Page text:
Politico asks provocatively: “Is Rick Perry dumb?” “[C]onversations with both Perry admirers and critics reveal a more complicated assessment about the mind of a politician who has never lost an election—and ranks as the longest-serving governor in Texas history. He is not an ideas man. Perry hasn’t spent his political career marking up the latest Cato or Heritage white papers or reading policy-heavy books late into the night. Advisers and colleagues have informed much of his thinking over the years. … Perry may not be a wonk, but that doesn’t mean he’s a rube—a costly mistake many of his foes have made. … He’s a power politician and very canny one. And what seems to animate him is competition.”
“Governor Rick Perry of Texas autographed Bibles recently at a campaign stop in South Carolina, but he was really there to enlighten Republicans on the ‘Texas miracle,’ a creation story about jobs,” the Boston Globe writes, adding, “His critics, however, say too many of the jobs pay low wages and do not include benefits. Still, with the nation languishing in a painfully slow recovery, jobs are the heart of Perry’s economic platform and his best case for why he is the right candidate to take on President Obama.”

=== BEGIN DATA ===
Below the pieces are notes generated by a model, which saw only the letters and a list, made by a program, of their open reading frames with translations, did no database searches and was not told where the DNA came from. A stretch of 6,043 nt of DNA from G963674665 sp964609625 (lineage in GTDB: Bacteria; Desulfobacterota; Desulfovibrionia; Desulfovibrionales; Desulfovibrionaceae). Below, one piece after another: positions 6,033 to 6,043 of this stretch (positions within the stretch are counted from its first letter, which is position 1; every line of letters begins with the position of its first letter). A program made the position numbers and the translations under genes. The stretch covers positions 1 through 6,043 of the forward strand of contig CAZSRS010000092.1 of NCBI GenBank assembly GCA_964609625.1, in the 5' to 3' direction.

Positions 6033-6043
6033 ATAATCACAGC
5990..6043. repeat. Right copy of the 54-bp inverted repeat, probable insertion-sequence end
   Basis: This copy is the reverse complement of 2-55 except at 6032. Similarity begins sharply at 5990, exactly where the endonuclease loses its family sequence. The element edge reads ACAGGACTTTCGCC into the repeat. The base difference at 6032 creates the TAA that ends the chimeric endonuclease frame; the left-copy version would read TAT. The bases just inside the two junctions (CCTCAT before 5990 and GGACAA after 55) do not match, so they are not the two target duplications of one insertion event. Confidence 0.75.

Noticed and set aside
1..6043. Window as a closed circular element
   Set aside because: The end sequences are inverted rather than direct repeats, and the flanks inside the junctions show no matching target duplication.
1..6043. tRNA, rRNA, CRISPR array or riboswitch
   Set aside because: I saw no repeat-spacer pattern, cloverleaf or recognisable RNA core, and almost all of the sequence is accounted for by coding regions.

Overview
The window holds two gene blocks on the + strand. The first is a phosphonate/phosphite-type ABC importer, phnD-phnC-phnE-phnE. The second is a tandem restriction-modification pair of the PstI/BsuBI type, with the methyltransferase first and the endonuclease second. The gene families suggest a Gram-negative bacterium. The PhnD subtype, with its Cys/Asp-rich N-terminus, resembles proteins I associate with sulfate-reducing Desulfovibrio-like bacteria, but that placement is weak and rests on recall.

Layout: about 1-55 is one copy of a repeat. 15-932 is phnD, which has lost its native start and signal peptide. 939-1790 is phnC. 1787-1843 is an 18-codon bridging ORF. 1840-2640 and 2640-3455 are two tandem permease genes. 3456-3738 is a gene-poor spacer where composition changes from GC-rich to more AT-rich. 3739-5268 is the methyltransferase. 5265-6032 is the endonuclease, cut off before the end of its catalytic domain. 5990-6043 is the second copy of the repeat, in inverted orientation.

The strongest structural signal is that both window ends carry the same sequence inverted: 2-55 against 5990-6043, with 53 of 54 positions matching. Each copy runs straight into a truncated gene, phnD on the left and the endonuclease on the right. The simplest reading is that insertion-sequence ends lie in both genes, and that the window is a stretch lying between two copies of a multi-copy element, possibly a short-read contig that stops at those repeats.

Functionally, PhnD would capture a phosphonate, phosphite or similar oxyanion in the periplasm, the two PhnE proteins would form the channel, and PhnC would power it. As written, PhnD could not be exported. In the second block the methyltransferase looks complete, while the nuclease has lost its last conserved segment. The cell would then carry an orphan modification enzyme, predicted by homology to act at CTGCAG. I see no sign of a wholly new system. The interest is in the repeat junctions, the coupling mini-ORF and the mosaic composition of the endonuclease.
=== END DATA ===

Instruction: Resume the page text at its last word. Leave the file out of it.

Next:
“Riding high in the polls, Gov. Rick Perry rode into Iowa on Saturday with tough talk on President Obama, the economy and foreign policy and a declaration that Social Security is not only a Ponzi scheme but a ‘monstrous lie’ for younger people,” the Houston Chronicle reports. He said, "It is a Ponzi scheme for these young people. The idea that they're working and paying into Social Security today, that the current program is going to be there for them, is a lie. It is a monstrous lie on this generation, and we can't do that to them."
From the New York Times and the Texas Tribune on Perry's 10th Amendment focus: "Though the governor has a claim to acting on these principles, he has come to publicly embrace states’ rights as a defining issue only in the past few years, a period when the 10th Amendment has been a rallying cry for many Tea Party supporters, libertarians and others who make up components of his party’s conservative base. And he has at times been inconsistent in applying those beliefs, drawing criticism from some states’ rights advocates and raising questions even among fellow Republicans about whether his stance is as much campaign positioning as a philosophical commitment."
Right before announcing his presidential bid, Perry tried to bill the federal government for the cost of incarcerating illegal immigrants in Texas.
Perry will hold nine fundraisers over the next four days as he gears up to face the scrutiny of a new frontrunner.
Over the weekend, Statesman columnist Ken Herman profiled Robert Morrow, the man largely responsible for peddling sordid rumors about Perry's past.
SANTORUM: He took aim at Ron Paul’s views on terrorism: In an e-mail to The Des Moines Register Sunday, Santorum wrote, “To imply that we were the catalyst of the attack on 9/11 disparages the memory of those who lost their lives on that tragic day and is an insult to who we are as a people. Congressman Paul’s understanding of the enemy and why they have attacked us is shockingly misguided.”